A potential solution to this challenge is repurposing these batteries into a second-life energy storage solution. Second-life solutions are more cost-effective, environmentally friendly, and reliable than traditional energy storage solutions and can aid in expanding EV charging infrastructure. The projected global supply of these batteries makes them a key aspect in achieving a sustainable future with a higher adoption rate of EVs. Furthermore, by combining second-life energy storage systems with renewable energy sources, companies can also work towards achieving their goals of reducing carbon emissions (Frenkel, 2022).
In conclusion, the emergence of EV fast charging stations is a game-changer for EV ownership as it enables EV owners to travel long distances without spending hours at a charging station. However, as the number of EVs on the road, and thus, the number of used EV batteries, increases, the question of how to dispose of them becomes increasingly important. Repurposing used EV batteries for stationary energy storage extends the useful life of batteries. It also supports EV fast charging and helps scale up charging infrastructure.
The global availability of repurposed batteries could reach 227 GWh by 2030, depending on various factors. This makes second-life energy storage systems imperative in achieving a sustainable future with more EVs on the road while enabling a robust infrastructure to charge them.
Boudway, I. (2022, September 20). More than half of US car sales will be electric by 2030. Bloomberg.com. Retrieved November 8, 2022, from https://www.bloomberg.com/news/articles/2022-09-20/more-than-half-of-us- car-sales-will-be-electric-by-2030?leadSource=uverify+wal
Frenkel, D. (2022, August 17). Council post: 3 business benefits of second-life EV batteries as local storage. Forbes. Retrieved November 8, 2022, from https://www.forbes.com/sites/forbesbusinesscouncil/2022/08/16/3- business-benefits-of-second-life-ev-batteries-as-local-storage/?sh=6192b0c13a91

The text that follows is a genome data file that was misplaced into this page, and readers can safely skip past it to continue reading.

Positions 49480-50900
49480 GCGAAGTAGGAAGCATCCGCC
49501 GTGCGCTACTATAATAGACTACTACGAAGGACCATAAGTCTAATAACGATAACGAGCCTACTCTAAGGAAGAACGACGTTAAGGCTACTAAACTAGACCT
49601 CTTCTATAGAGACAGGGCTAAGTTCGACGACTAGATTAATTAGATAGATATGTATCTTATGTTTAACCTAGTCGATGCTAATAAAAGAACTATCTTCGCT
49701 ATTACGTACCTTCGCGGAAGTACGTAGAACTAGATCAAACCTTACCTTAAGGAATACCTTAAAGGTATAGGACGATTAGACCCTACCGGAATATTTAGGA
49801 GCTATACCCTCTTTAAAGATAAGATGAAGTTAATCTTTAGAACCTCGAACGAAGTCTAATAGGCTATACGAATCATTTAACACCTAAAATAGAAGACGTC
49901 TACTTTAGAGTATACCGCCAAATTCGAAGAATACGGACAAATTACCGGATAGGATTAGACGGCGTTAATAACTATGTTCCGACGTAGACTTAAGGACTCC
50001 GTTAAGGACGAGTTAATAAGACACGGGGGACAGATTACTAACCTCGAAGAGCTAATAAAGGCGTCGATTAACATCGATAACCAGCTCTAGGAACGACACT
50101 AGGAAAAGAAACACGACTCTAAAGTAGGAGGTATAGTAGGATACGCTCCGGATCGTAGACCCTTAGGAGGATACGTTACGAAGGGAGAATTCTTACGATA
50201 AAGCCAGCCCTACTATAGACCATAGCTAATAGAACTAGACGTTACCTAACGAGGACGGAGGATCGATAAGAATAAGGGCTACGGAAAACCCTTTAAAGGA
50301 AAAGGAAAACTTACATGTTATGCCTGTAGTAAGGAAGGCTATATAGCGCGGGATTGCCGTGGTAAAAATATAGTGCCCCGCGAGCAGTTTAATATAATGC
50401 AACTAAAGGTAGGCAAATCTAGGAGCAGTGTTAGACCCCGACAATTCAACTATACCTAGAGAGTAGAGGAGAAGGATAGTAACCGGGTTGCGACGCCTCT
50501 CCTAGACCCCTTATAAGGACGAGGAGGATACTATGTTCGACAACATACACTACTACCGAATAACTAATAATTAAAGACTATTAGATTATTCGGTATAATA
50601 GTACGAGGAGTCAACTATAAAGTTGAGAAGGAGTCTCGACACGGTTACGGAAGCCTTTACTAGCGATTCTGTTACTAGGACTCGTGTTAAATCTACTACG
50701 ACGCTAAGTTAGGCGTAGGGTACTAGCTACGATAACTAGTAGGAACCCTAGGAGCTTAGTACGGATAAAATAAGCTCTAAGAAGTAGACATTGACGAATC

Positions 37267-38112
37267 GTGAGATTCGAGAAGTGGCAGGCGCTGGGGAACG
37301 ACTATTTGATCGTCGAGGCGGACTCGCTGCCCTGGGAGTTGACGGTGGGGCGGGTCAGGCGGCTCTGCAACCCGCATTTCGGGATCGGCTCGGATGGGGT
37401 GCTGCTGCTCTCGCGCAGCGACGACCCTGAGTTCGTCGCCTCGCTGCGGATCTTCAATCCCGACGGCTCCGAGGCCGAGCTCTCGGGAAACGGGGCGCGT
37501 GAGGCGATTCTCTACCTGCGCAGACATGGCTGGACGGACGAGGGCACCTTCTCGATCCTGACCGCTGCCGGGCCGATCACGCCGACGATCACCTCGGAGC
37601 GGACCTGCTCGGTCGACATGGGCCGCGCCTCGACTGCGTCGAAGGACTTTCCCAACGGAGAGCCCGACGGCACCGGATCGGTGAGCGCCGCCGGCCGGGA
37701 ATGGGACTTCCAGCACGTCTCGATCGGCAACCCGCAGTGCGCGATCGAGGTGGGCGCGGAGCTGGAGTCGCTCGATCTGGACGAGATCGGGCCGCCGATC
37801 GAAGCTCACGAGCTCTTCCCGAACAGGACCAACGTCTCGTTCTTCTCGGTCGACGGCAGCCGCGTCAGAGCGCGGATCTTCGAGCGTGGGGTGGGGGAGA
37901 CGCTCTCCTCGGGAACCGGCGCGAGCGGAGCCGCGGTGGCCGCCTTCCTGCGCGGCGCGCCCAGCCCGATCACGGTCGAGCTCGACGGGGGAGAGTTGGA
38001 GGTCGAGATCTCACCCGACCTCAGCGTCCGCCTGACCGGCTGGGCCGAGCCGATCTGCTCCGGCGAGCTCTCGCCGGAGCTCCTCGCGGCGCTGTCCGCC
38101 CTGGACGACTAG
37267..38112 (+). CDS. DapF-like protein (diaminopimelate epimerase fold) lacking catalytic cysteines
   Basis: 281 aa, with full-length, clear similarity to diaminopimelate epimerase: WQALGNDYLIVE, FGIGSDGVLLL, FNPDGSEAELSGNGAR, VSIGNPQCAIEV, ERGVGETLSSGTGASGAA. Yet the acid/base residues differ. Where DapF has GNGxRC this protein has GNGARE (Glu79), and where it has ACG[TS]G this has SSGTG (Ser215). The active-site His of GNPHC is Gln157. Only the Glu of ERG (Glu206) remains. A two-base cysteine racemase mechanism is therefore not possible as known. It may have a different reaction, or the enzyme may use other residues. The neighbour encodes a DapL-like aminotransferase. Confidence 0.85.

Stockton, N. (2018, February 3). Electric cars could destroy the electric grid-or fix it forever. Wired. Retrieved November 8, 2022, from https://www.wired.com/story/electric-cars-impact-electric-grid/
EV Connect. (2021, December 30). Level 2 vs. level 3 charging stations: Ev Connect. EV Connect. Retrieved January 19, 2023, from https://www.evconnect.com/blog/level-2-vs-level-3-charging-stations
Zhu, J., Mathews, I., Ren, D., Li, W., Cogswell, D., Xing, B., Sedlatschek, T., Kantareddy, S. N. R., Yi, M., Gao, T., Xia, Y., Zhou, Q., Wierzbicki, T., & Bazant, M. Z. (2021, August 18). End-of-life or second-life options for retired electric vehicle batteries. Cell Reports Physical Science. Retrieved October 25, 2022, from https://www.sciencedirect.com/science/article/pii/S2666386421002484
At Moment Energy, we provide clean, affordable, and reliable energy. We have developed an energy storage system that can integrate with various power sources such as the grid, hydrokinetic turbines, solar and wind power generators.
In providing a second life to EV batteries, we can offer our energy storage units at two-thirds the price of other lithium-ion batteries. In addition, our batteries provide scaling flexibility as they stack with 60 kWh building blocks to accommodate your project’s size requirements.
Do you want to learn more about what we can do? Click here or fill out the form below to book a consultation with our team.
Miguel is the Marketing Manager at Moment Energy. He brings a comprehensive knowledge in advertising and marketing in a B2B setting. He has worked in several small and medium sized companies worldwide.
Marketing Manager, Moment Energy